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I would like to use a std::atomic<std::shared_ptr> in my code so that the shared_ptr can be atomicaly updated, but I have a problem when accessing the shared_ptr. The load() method on the atomic seems to reduce the ref-count on the shared_ptr, so that I can't actually use the object without it being deallocated.

Here is a simplified piece of code that shows the problem...

typedef shared_ptr<MyClass> MyClassPtr;
typedef atomic<MyClassPtr> MyClassAtomicPtr;

// 1.
MyClassPtr ptr( new MyClass() );
printf("1. use_count=%d\n", ptr.use_count());

// 2. 
MyClassAtomicPtr atomicPointer(ptr);
printf("2. use_count=%d\n", ptr.use_count());

// 3.
{
    MyClassPtr p = atomicPointer.load();
    printf("3a. use_count=%d\n", ptr.use_count());
}
printf("3b. use_count=%d\n", ptr.use_count());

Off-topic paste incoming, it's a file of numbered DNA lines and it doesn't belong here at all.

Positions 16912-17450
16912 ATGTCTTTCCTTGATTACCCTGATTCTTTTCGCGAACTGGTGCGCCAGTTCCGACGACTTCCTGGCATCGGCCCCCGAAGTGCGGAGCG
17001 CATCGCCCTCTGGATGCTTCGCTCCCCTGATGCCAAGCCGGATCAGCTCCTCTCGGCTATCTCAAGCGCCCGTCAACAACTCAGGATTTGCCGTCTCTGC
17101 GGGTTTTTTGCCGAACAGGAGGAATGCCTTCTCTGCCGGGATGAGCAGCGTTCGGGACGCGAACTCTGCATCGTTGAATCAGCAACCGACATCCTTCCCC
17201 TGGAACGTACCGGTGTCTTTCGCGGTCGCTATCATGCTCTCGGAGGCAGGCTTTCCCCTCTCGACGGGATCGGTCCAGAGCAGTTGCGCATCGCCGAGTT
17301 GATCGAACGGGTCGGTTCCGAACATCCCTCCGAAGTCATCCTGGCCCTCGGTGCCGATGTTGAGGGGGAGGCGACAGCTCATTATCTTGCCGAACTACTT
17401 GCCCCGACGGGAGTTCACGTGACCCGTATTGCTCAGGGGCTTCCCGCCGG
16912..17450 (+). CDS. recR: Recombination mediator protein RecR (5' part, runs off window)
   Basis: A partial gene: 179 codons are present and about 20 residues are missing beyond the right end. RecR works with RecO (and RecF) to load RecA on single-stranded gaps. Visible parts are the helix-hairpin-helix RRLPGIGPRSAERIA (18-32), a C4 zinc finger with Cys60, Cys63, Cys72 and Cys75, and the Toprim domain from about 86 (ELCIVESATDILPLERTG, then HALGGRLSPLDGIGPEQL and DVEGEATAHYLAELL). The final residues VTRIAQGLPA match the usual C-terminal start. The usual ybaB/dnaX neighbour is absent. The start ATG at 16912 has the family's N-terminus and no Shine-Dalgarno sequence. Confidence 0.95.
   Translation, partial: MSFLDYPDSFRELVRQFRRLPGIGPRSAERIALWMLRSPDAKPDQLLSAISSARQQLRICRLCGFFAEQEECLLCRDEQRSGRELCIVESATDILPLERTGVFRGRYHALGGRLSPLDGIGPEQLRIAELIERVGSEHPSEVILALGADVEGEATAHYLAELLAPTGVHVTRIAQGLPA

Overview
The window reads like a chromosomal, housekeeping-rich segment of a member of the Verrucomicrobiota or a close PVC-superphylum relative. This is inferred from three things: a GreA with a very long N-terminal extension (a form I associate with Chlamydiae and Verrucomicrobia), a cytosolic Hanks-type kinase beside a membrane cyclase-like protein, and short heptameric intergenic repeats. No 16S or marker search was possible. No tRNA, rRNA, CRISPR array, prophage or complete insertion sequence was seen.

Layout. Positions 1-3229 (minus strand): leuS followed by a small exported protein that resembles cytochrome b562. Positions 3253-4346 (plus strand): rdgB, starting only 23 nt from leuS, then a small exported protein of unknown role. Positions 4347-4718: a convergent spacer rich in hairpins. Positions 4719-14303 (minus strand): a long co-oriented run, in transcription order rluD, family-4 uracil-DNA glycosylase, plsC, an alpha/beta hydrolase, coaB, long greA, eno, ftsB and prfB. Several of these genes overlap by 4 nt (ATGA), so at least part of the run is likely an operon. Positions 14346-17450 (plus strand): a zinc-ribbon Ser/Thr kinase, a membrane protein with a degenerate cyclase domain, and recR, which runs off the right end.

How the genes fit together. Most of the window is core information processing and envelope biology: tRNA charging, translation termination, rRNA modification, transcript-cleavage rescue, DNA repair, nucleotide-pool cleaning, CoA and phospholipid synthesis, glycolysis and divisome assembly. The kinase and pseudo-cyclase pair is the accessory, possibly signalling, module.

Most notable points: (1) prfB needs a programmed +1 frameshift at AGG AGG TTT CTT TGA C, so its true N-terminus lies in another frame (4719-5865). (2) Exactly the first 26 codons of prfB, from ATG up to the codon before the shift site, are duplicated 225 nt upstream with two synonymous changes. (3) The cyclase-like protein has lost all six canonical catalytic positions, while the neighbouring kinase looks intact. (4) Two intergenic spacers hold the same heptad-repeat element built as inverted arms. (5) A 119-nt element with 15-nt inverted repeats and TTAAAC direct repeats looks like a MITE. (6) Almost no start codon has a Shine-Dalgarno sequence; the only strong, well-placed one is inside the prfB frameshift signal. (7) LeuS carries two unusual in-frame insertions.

// 4.
{
    MyClassPtr p = atomicPointer.load();
    printf("4a. use_count=%d\n", ptr.use_count());
}
printf("4b. use_count=%d\n", ptr.use_count());

The output of this is:

1. use_count=1
2. use_count=2
3a. use_count=2
3b. use_count=1
4a. use_count=1
4b. use_count=-572662307

I understand steps 1 and 2. But at step 3, I would expect the assignment to the shared_ptr to increase the ref-count to 3, and then when it goes out of scope for the ref-count to go back down to 2. But in fact it stays at 2 when assigned and then decreases to 1 when the shared_ptr goes out of scope. Similarly in step 4, where the ref-count goes to zero and the object is deleted.